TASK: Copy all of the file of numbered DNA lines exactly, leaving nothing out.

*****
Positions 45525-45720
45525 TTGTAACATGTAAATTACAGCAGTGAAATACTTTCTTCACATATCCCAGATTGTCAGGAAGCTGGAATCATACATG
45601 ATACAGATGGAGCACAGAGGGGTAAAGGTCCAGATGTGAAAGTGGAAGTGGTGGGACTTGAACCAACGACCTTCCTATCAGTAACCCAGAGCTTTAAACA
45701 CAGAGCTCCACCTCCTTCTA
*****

Positions 45525-45720
45525 TTGTAACATGTAAATTACAGCAGTGAAATACTTTCTTCACATATCCCAGATTGTCAGGAAGCTGGAATCATACATG
45601 ATACAGATGGAGCACAGAGGGGTAAAGGTCCAGATGTGAAAGTGGAAGTGGTGGGACTTGAACCAACGACCTTCCTATCAGTAACCCAGAGCTTTAAACA
45701 CAGAGCTCCACCTCCTTCTA